Simon Falic (right) speaking at a North American Free Trade Agreement event in 2005. (Photo: The United States-Mexico Chamber of Commerce/Flickr).
After it was announced yesterday that Israeli elections will take place this January, Haaretz revisited Benjamin Netanyahu’s campaign contributions and found a staggering 96.8% of the prime minister’s support came from foreign donors. And of these donations, over half came from one American family – the Falic family of Miami, Florida. The Falics own the airport chain Duty Free Americas and are the former owners of the House of Christian Lacroix. Through their private foundation they support excavations in the West Bank, built a “welcome center” in a settlement, and fund student field trips to illegal outposts in the occupied Palestinian territories.
Pictures posted in 2011 on the blog My Right Word confirm the Falic family is sponsoring an archeological dig near the settlement of Shilo.
Additionally after the family patriarch, Fima Falic, passed away in January of this year, an obituary by the Zionist Organization of America applauded the family foundation and Fima’s son, a Netanyahu and Romney donor, Simon Falic, for funding youth trips to a settlement vineyard:
ZOA has greatly benefited from the Falics’ generous support in Judea and Samaria. Only a few weeks ago, during the ZOA Student Leadership Mission to Israel, ZOA students were brought to the Psagot Winery and Binyamin Welcome Center owned by Fima Falic’s son, Simon Falic. Several of the students attending the mission had even been sponsored by the Falic Family Foundation.
Falic (right) with with John Boehner, speaker of House.
(Photo: Col live/Haaretz)
At the beginning of this month Alex Kane and Phil Weiss reported the Falic family not only financed Netanyahu’s campaign but also American politicians. Kane and Weiss said the Falic family donated to both Mitt Romney’s presidential campaign and gave over $130,000 to Debbie Wasserman Schultz. Earlier this year during Romney’s publicity trip to Israel the Falic family was one of 47 donors who topped the GOP nominee’s “united Jerusalem” excursion off with $1 million in campaign contributions. During Netanyahu’s last campaign the Falic family raised NIS 165,000, approximately half of the total contributions.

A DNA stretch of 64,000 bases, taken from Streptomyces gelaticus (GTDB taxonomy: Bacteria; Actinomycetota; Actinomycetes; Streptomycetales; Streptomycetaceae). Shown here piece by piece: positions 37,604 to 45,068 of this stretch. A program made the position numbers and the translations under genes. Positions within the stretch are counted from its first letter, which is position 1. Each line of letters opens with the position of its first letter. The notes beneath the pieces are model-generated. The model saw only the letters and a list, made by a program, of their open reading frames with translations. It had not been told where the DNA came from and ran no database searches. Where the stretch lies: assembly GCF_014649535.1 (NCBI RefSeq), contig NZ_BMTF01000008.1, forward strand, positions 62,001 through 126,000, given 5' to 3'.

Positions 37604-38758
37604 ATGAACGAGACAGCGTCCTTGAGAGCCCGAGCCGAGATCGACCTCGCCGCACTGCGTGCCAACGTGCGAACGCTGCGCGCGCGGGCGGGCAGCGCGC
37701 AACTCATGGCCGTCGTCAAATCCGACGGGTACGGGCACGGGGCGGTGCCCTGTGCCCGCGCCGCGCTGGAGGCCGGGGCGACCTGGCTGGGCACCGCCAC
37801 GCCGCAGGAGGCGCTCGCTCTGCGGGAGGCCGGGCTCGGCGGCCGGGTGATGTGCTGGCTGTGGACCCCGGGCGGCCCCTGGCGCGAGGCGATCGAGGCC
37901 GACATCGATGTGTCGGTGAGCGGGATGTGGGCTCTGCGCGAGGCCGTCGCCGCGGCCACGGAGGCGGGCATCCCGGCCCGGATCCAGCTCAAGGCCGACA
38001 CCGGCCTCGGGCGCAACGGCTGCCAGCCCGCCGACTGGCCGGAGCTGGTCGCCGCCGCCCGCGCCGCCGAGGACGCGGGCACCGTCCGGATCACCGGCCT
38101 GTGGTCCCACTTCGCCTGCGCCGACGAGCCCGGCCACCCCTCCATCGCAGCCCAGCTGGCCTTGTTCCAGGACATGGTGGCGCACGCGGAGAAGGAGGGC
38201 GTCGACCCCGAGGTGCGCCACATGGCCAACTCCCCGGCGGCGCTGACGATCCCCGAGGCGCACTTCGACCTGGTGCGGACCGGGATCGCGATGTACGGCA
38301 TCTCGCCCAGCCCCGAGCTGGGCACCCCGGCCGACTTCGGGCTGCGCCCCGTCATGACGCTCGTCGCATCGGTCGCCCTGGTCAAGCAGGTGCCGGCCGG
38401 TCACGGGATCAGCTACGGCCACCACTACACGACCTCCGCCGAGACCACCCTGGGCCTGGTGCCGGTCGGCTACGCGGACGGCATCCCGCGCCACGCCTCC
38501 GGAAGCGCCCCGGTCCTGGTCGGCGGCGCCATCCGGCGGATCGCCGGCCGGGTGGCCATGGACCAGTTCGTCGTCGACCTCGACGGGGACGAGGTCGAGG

Relying on overseas support is commonplace for top Israeli officials. Haaretz reported over half of all campaign contributions come from overseas:
More than half of the contributions to politicians in the past two years – 53 percent of the NIS 13 million – came from people who live overseas, cannot vote in Israel and are not directly impacted by the elected officials’ decisions.
And one minister of Knesset from the Likud party, Moshe Ya’alon, even received all of his campaign support from foreign donations.
Israeli campaign finance laws limit the amount of donations from foreign supporters, but in the case of the Falic family, multiple members of the same immediate family donated to the Prime Minister’s campaign. Haaretz said in total around 550 foreigners “are responsible for the big money behind Israel’s politicians.”